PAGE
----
During the Clinton administration, Federalist Society members and allies had come to dominate the membership and staff of the Judiciary Committee, which turned back many of the administration's nominees. "There was a Republican majority of the Senate, and it tempered the nature of the nominations being made," said Mr. Abraham, the Federalist Society founder who was a senator on the Judiciary Committee at the time.
By 2000, the decades of organizing and battles had fueled a deep demand in the Republican base for change on the court. Mr. Bush tapped into that demand by pledging to name jurists in the mold of conservative Justices Thomas and Scalia.
When Mr. Bush named Harriet E. Miers, the White House counsel, as the successor to Justice O'Connor, he faced a revolt from his conservative base, which complained about her dearth of qualifications and ideological bona fides.
"It was a striking example of the grass roots having strong opinions that ran counter to the party leaders about what was attainable," said Stephen G. Calabresi, a law professor at Northwestern University and another founding member of the Federalist Society.
In October, President Bush withdrew Ms. Miers's nomination and named Judge Alito. The network remobilized to back the new nominee.
As far back as the end of 2004, Mr. Leo of the Federalist Society tapped 18 conservative lawyers to research the records of 18 potential Supreme Court picks, including Chief Justice Roberts and Judge Alito, people involved in the effort said.
At the February 2005 meeting, a group of outside lawyers and organizers developed a two-part strategy to roll out behind whomever the president picked, people present said. The plan: First, extol the nonpartisan legal credentials of the nominee, steering the debate away from the nominee's possible influence over hot-button issues. Second, attack the liberal groups they expected to oppose any Bush nominee.
The team worked through a newly formed group, the Judicial Confirmation Network, to coordinate grass-roots pressure on Democratic senators from conservative states. And they stayed in constant contact with scores of conservative groups around the country to brief them about potential nominees and to make sure they all stuck to the same message.
In November, some Democrats believed they had a chance to defeat the nomination after the disclosure of a 1985 memorandum Judge Alito wrote in the Reagan administration about his conservative legal views on abortion, affirmative action and other subjects.
"It was a done deal," one of the Democratic staff members of the Senate Judiciary Committee said, speaking on the condition of anonymity because the staff is forbidden to talk publicly about internal meetings. "This was the most evidence we have ever had about a Supreme Court nominee's true belief."
Mr. Leo and other lawyers supporting Judge Alito were inclined to shrug off the job application, people involved in the effort said. But executives at Creative Response Concepts, the team's public relations firm, quickly convinced them it was "a big deal" that could become the centerpiece of the Democrats' attacks.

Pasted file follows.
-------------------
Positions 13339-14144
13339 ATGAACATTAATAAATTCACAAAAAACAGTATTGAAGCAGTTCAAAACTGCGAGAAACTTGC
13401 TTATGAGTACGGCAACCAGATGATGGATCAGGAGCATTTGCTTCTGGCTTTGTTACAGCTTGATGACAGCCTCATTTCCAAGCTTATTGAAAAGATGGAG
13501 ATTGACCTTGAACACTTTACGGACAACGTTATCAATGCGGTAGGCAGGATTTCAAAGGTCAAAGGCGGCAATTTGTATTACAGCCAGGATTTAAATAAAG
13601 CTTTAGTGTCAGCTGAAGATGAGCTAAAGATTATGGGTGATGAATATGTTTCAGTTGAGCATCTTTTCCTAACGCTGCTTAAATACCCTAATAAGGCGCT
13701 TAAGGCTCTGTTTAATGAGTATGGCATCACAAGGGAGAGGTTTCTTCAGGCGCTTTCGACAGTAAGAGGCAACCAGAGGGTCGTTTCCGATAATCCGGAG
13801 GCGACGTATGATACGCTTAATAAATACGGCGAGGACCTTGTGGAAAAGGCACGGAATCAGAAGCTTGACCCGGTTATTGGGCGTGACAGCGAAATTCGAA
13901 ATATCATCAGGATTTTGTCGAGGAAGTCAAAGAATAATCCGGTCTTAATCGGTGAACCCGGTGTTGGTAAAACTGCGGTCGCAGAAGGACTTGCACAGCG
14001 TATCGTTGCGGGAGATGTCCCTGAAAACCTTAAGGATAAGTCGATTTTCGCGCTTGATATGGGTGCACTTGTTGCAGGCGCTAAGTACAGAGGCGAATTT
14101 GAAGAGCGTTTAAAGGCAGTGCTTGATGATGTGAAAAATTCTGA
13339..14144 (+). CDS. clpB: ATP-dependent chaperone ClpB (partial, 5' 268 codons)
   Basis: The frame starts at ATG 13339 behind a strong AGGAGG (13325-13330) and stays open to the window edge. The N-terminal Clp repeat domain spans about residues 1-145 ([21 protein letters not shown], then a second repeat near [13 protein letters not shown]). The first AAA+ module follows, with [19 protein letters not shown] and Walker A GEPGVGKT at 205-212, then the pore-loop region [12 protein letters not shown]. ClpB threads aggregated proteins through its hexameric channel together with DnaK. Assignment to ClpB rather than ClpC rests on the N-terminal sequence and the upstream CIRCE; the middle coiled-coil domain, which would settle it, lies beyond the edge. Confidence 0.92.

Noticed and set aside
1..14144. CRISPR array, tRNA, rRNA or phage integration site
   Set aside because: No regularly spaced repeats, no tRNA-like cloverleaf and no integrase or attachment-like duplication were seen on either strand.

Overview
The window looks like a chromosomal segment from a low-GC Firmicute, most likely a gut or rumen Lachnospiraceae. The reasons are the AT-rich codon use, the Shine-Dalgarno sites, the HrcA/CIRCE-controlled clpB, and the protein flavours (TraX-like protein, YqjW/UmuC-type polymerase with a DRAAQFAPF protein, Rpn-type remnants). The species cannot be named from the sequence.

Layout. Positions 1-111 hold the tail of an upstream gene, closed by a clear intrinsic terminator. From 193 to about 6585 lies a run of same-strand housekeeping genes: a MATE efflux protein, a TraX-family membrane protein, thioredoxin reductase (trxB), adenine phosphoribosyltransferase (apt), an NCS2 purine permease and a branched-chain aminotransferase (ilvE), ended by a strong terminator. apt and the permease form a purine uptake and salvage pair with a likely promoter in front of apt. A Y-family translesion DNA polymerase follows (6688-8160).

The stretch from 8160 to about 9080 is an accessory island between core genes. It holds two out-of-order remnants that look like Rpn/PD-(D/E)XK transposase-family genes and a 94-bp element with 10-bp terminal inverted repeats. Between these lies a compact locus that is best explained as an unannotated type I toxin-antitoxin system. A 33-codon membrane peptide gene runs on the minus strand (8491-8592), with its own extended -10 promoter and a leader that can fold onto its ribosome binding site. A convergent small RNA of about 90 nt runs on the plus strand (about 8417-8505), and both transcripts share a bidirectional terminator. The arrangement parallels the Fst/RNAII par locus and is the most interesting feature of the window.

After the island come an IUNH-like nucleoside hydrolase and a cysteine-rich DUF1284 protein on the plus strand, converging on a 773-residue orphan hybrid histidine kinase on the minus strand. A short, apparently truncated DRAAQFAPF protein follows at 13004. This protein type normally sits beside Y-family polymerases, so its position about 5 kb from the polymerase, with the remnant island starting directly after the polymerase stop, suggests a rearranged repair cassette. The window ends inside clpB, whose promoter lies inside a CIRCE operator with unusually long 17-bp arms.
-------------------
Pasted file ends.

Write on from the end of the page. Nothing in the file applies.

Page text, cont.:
"The call came in right away," said Jay Sekulow, chief counsel of the American Center for Law and Justice and another lawyer on the Alito team.
Responding to Judge Alito's 1985 statement that he disagreed strongly with the abortion-rights precedents, for example, "The answer was, 'Of course he was opposed to abortion,' " Mr. Sekulow said. "He worked for the Reagan administration, he was a lawyer representing a client, and it may well have reflected his personal beliefs. But look what he has done as judge."
His supporters deluged news organizations with press releases, noting that on the United States Court of Appeals for the Third Circuit, Judge Alito had voted to uphold and to strike down abortion restrictions.
Democrats contended that those arguments were irrelevant because on the lower court Judge Alito was bound by Supreme Court precedent, whereas as a justice Judge Alito could vote to overturn any precedents with which he disagreed. By last week it was clear that the judge had enough votes to win confirmation. And the last gasp of resistance came in a Democratic caucus meeting on Wednesday when Senator Edward M. Kennedy, joined by Senator John Kerry, both of Massachusetts, unsuccessfully tried to persuade the party to organize a filibuster.
No one defended Judge Alito or argued that he did not warrant opposition, Mr. Kennedy said in an interview. Instead, opponents of the filibuster argued about the political cost of being accused of obstructionism by conservatives.
Still, some in the conservative movement say the battle over the court has just begun. Justice O'Connor was the swing vote on many issues, but replacing her with a more dependable conservative would bring that faction of the court at most to four justices, not five, and thus not enough to truly reshape the court or overturn precedents like those upholding abortion rights.
"It has been a long time coming," Judge Bork said, "but more needs to be done."
Copyright 2006The New York Times Company